How does the sense of smell help us remember things from the past? asks Jose Pestantez, a student in Woodside, NY.
Open a new box of crayons, and your mind is flooded with scenes from the first day of kindergarten. The smell of a snuffed-out candle can evoke memories of birthdays past. And a whiff of the right perfume can bring back times spent with a long-gone grandmother.
More than sight and sound and touch, smell is the sense most linked to both memory and emotion. Scientists say this is probably because scent is so important to survival. Just think of kittens, eyes closed, learning who their mother is by her unique scent. Smelling and remembering smells help animals find edible food and avoid danger.
The brain’s olfactory cortex, which decodes odors received from the nose, is linked closely to the amygdala, the brain’s seat of emotion, and to the hippocampus, where memories are consolidated for storage. Research shows that memories evoked by odors are among the most vivid.
And recent studies show that we can use the smell connection to improve our memories-say, on the morning of a big test. Researchers have known for some time that “sleeping on it” is good advice when it comes to learning, since sleep helps the brain process new memories. So studying and then sleeping may help us remember more the next morning, when faced with that blank answer sheet.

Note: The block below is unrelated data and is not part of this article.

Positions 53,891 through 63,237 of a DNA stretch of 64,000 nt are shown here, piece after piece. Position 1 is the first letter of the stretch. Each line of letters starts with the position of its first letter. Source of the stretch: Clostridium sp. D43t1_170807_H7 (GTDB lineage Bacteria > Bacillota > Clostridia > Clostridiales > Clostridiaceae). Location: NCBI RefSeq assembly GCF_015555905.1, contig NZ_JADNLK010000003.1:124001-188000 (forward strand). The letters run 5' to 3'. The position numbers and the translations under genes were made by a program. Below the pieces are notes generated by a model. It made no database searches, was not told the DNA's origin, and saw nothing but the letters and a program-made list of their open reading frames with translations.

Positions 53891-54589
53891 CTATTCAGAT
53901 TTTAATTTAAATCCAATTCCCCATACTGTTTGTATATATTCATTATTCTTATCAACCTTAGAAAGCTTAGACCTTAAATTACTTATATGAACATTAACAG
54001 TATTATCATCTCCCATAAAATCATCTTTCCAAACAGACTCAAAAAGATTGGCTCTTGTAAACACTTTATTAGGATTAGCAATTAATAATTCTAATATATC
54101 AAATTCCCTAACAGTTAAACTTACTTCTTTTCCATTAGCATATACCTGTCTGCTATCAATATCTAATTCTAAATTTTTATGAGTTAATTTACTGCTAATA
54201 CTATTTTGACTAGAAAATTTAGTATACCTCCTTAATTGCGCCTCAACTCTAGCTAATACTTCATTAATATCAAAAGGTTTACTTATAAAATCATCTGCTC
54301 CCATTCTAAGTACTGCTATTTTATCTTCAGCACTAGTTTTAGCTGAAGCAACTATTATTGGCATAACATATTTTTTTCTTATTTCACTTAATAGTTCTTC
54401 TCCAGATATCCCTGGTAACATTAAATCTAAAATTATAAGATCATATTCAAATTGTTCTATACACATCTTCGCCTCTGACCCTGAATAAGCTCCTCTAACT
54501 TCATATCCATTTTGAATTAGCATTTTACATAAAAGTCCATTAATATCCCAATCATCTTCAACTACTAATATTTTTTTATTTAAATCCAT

But what if sleeping could be combined with smelling, for a one-two memory punch? Researchers in Germany devised an experiment to find out. Neuroscientists had student volunteers play card-matching games on a computer. As they located pairs of cards, players received a puff of rose-scented air.
Afterwards, the students went to sleep for the night, sporting electrodes that allowed researchers to track their sleep stages. Meanwhile, the scientists sent gusts of rose fragrance to students during different sleep stages. The next morning, those who had inhaled rose-petal scent during deep-sleep stages were much better at remembering the locations of card pairs. The scent-primed group got 97 percent right, versus the scent-free group’s 86 percent average.
To see how the smell/memory connection worked in the brain, the researchers repeated the experiment using an MRI machine. When a student – asleep in the scanner — got a precisely-timed whiff of roses, the MRI revealed activation of the brain’s cortex and hippocampus. In fact, the hippocampus was busier when the students were asleep and smelling roses than when they were awake, trying to recall card locations. The MRI provided a visual picture of the brain connecting the dots of smell and memory.
But we don’t need to stop and smell roses while studying; occasional whiffs of any single strong scent can help. Of course, we won’t have a bedside machine wafting the scent of Cram at us as we fall into a deep slumber. Still, the next morning, we can try bringing the chosen scent with us to the exam – say, by spraying it on our pencil. Studies show that such scent-linking may trigger some handy memories.